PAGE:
AllGoodNamesGone Sun 09-Oct-11 16:30:33

I would also take her flowers and a card.

It would cost her a fair whack to pay someone to mow her lawn all year so I don't think you owe her anything. You sound like lovely neighbours. Perhaps your DH asking if she was sure she didn't want anything for them threw her a bit.

You could write something in the card along the lines of "Thanks for being such a lovely neighbour and do always let us know if you need anything."

mothmagnet Sun 09-Oct-11 16:30:58

I'm a slow typer, sorry I did think maybe you were posting to tell a story and felt a bit long-winded by giving unwanted advice!

Yes, I think £20-£30 is about right and generous, I'm really not sure what the costs usually are.

LyingWitchInTheWardrobe Sun 09-Oct-11 16:31:59

I think you should pay her the £30 - tell her that the quality is so fantastic and you would have had to pay far more in the shops and the money is just a token of how much you appreciate the curtains.

Give her some flowers also - or a nice pot plant.

ChippingIn Sun 09-Oct-11 16:34:27

What does your DH think - after all it's him that's put the spanner in the works by saying 'are you sure you don't want anything for them?' It was all sorted before that grin

I would just buy some nice flowers/chocolates/sherry (whatever you think she would most like) and buy a thankyou card, put a nice note in it to say that you are more than happy to help her out whenever she needs it & she's just to ask.

This way she may feel a little like you 'owe her' (even though you most certainly Do NOT) and she may be more inclined to ask you to help her (which you are happy to do anyway).

Win Win I think.

Catslikehats Sun 09-Oct-11 16:36:36

That is extraordinarily cheeky of her. She offered, you accepted, in return for the things that you have done for her.

Take her some flowers. The only cost to her has been her time, so she is not out of pocket and I am sure the time you have given her in terms of odd jobs more than compensates her.

sevenoften Sun 09-Oct-11 16:38:20

£100 worth of cushions, minus £30 already paid in materials.

For me, I would either pay the full retail price (cursing under my breath), so that she could never say that she'd been hard done by. If she has even an ounce of conscience, she'll give some of it back. It would be worth it to me to have the moral high ground - I tend to obsess about things like this and skulk around feeling half guilty and half indignant.

Or, I would take it for granted that this was meant to be a gift, and give a card like AllGoodNames suggests, but no money at all.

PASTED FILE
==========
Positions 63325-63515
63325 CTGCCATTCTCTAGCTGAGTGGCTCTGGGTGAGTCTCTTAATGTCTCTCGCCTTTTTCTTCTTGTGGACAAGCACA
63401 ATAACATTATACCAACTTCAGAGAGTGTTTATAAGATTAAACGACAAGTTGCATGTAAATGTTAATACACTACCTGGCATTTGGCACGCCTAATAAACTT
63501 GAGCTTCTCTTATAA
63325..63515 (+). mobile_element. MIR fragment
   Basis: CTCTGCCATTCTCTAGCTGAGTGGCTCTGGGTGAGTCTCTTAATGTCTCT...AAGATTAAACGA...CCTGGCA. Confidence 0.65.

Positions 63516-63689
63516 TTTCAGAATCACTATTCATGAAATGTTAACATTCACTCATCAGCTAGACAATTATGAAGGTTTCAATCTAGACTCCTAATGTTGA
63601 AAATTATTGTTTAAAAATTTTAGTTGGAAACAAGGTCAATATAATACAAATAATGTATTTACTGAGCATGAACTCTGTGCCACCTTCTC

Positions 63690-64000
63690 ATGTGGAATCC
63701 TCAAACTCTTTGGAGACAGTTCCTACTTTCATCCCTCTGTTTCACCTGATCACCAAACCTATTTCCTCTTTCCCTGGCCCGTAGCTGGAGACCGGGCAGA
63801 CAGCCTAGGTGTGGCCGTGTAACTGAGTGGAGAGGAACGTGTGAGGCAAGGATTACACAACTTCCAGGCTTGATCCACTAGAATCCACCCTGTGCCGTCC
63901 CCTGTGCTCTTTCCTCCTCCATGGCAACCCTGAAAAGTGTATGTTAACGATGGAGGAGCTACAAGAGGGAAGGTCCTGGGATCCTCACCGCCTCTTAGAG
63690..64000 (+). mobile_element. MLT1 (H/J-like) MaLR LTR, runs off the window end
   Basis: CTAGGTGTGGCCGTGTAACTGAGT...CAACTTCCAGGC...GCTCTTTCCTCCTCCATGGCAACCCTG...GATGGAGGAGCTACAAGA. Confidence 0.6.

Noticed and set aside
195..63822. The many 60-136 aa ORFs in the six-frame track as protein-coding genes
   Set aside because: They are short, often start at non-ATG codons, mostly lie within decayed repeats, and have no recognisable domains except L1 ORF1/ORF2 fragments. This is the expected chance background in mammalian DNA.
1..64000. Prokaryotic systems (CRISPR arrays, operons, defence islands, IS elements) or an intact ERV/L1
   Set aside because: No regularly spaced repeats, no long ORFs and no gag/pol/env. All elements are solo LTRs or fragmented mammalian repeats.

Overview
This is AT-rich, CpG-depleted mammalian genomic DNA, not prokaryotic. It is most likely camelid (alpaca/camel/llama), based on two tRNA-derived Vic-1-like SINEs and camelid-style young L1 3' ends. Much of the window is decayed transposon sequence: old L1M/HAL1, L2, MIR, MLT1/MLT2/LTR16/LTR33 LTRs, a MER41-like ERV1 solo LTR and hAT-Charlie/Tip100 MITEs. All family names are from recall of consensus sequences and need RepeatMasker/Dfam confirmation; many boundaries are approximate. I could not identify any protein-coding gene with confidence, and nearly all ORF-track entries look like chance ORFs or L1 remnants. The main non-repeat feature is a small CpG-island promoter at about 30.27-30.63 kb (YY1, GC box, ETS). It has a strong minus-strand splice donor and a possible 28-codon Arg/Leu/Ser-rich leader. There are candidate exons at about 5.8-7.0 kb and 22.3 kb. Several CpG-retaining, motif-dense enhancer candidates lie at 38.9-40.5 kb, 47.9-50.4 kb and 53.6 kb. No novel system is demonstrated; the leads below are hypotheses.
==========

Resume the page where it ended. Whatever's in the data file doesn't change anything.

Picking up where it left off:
I think giving a lesser amount mixes messages too much, and neither you nor she will feel comfortable.

heleninahandcart Sun 09-Oct-11 16:45:57

I think even £10 per cushion is a bargain. These are to your specification, not mass produced and materials ARE shockingly expensive. You probably got a much better quality of fabric and her professional finish than you would have got ready made. So £40 in a card seems about right.

harrietlichman Sun 09-Oct-11 16:56:14

I think she's got a bit of a cheek, considering all that you do for her (painting the base of her house, based on approx an £80/£100 a day rate for a p & d to do it, as well as getting things from the shops etc) means that you have been very good neighbours to her. On the basis that one good turn deserves another you are equal - a card, saying how much you love the cushions, and maybe some flowers/a plant is more than enough in return, Just because someone is old, doesn't mean they can't be a bit of a piss taker!

LyingWitchInTheWardrobe Sun 09-Oct-11 16:58:48

Is she's still taking in work at 83, perhaps she's in need of the money? sad

Iggly Sun 09-Oct-11 17:01:55

I wouldn't pay. She did say it's up to you.

Plus you said she insisted she wanted to do something in return.

However, my question is this - when you asked for her to do it, was it in the general sense of "well you know you always wanted to do something, so can you do this?". Or did you just ask?

I think £30 could come over as a bit tacky, especially if money in a card (when she doesn't go shopping herself). Flowers, a card, whatever if you must.

P.s tell your DH to shut it next time grin

MrsvWoolf Sun 09-Oct-11 17:04:21

Message withdrawn at poster's request.

diddl Sun 09-Oct-11 17:09:02

When she said that she wanted to do something for you, perhaps her sewing skills for free wasn´t what she had in mind?

And just because your husband can afford to give his time for nothing, doesn´t mean that she can?

I think we need a pic of the cushions to see if she deserves labour costs or notgrin

senua Sun 09-Oct-11 17:12:05

Sorry to say, but I think that you caused the problem. Neighbours and friends will do each other favours but you asked for something different. Swapping favours, eg baking or gardening, is a bit different to asking for a freebie on something that is normally charged for. Imagine if your DH was a plumber and she asked him to service the boiler or repair a leak for free! You said that she took several weeks to do the task - it sounds as if it was eating into earning time. You should have taken advantage of her kindness, not her 'professional' skill.